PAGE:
Undercover Tour Pro: Inside One Of Our Closed Meetings
Illustration by Tyler Comrie
Every year we have a closed meeting. No public, no media, no sponsors, nobody but players and senior people from the PGA Tour. If you're in the field that week, attendance is mandatory. They check your name off a list when you walk in, and the player liaisons—guys like Ross Berlin—sit by the doors so no one can slip out early.
Our meeting this year was in January, in a ballroom at the Hilton where most of us stay during Torrey Pines. Er, I mean the Farmers Insurance Open. That was actually a main takeaway of the meeting: Whenever we're being interviewed, let's be more conscious to properly cite the tournament.
Usually, the focus of the meeting is financial, and so it's an opportunity for our bosses to tell us what a bang-up job they're doing. Lots of slides with impressive numbers and charts. I've been to about 20 meetings, and I can't remember one that went quicker than this past edition. The big change, of course, is that it was the first overseen by our new commissioner, Jay Monahan. The guy who introduced Jay, a banker who has been on our policy board longer than I've been on tour, said that although Tim Finchem did an amazing job, he was confident Jay would bring fresh energy and do an amazing job, too. Jay then stood up and basically said, "I'm going to talk about these three things for 10 minutes each. Then I'm going to leave 30 minutes for questions. If there are no questions, this is a half-hour meeting."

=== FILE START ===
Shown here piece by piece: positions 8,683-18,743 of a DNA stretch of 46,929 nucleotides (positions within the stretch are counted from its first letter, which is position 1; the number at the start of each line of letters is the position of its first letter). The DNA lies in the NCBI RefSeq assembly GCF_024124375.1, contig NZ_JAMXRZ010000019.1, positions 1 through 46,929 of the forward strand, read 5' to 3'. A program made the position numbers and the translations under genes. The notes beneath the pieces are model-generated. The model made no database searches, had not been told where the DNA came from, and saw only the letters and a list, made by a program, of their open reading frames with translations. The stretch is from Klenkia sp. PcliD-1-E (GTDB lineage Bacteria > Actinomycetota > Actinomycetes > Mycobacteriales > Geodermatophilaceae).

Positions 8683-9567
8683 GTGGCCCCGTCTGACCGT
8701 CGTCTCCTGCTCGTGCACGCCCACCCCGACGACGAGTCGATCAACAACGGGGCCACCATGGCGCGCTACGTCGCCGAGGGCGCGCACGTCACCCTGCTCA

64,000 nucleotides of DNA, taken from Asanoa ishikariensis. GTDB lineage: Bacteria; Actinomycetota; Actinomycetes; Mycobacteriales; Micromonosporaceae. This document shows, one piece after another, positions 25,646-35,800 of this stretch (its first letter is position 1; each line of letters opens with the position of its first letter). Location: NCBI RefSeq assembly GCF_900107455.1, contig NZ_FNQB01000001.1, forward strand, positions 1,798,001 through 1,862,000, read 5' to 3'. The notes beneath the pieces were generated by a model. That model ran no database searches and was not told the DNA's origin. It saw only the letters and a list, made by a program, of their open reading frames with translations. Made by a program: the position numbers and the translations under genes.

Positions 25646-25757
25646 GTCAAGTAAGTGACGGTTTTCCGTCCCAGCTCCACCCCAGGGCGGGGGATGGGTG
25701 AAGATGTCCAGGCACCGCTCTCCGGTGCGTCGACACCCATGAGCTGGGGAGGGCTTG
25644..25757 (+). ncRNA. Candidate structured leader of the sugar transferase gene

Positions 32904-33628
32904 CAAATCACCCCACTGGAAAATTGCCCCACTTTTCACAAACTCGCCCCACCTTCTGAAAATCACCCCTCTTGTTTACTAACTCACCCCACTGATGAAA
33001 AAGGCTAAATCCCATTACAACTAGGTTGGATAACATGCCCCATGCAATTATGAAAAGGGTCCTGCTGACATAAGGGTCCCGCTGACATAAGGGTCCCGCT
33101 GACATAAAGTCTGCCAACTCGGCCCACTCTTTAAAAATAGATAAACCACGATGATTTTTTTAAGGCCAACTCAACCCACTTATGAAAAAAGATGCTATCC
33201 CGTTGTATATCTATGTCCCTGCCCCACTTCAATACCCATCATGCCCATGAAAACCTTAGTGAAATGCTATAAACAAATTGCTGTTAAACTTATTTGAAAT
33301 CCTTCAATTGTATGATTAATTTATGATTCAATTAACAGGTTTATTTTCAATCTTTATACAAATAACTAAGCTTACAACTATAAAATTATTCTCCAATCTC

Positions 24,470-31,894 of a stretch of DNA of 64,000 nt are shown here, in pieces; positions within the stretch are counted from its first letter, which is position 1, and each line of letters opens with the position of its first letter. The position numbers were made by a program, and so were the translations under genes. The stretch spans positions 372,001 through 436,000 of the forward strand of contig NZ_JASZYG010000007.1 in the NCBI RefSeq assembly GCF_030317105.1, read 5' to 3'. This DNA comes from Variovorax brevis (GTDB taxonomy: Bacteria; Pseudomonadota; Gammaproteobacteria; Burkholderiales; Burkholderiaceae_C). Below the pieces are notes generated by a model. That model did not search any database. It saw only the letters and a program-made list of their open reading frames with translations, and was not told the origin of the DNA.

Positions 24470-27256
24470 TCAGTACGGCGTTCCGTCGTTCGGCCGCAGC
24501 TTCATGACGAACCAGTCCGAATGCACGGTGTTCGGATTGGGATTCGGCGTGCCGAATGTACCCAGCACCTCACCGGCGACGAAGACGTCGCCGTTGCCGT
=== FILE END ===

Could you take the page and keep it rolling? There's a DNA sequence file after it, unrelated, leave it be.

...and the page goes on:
Now, players can be a whiny bunch sometimes. Who else would get so quickly bored listening to how big their retirement pot is growing? Traditionally, we've always been allowed to leave once the floor opens for questions—and a chunk of the room always does empty—but never was the promise of brevity put forth so sharply. I saw ears perk. I always stick around for the Q&A in case I might learn something, but there is a contingent that cares about only one thing—how they're playing—and everything else is just noise.
Jay's first point—that when we find ourselves near the lead, we all ought to do a better job talking specifically about the tournament at hand, as opposed to the arch of our individual season or career—resonated with me. Whenever I'm making birdies and have reporters sticking microphones in my face, I'll get excited and start blabbing about what another win would mean for me generally. Like securing my spot in the Masters, locking up my status on tour for another couple of years, or getting me into a WGC event and altering my schedule, and so forth. Rookies, understandably, tend to get overwhelmed by the implications of winning. But given how generously title sponsors support us, the right thing to say is, "It would be very special to win the ________," and leave it at that.
And if the interviewer really pushes you to broaden your narrative, Jay suggests talking about the FedEx Cup points race.
Jay's second point was about possible changes to our schedule. To compete less directly with football for TV ratings, for example, events could get rearranged so that the PGA Championship would be played in May. I understand the logic, but I'd be concerned about losing a lot of the classic Northern venues, like Baltusrol or Medinah, that wouldn't be reliably playable that early in the season. I guess I'm a bit of a course geek.
Jay's third point was fairly innocuous, but I will report that the Q&A was lively. It didn't kick off with a question, rather a statement made by one of our sharper guys on the disparity of pay in tournaments. Particularly, the fact the U.S. Open purse hadn't risen proportionally with Fox's new $1.1-billion TV contract with the USGA. Jay said he was aware of the situation and was looking into it.
Two weeks later, news hit that the U.S. Open purse is getting a $2-million bump. Pays to attend the meeting. —with Max Adler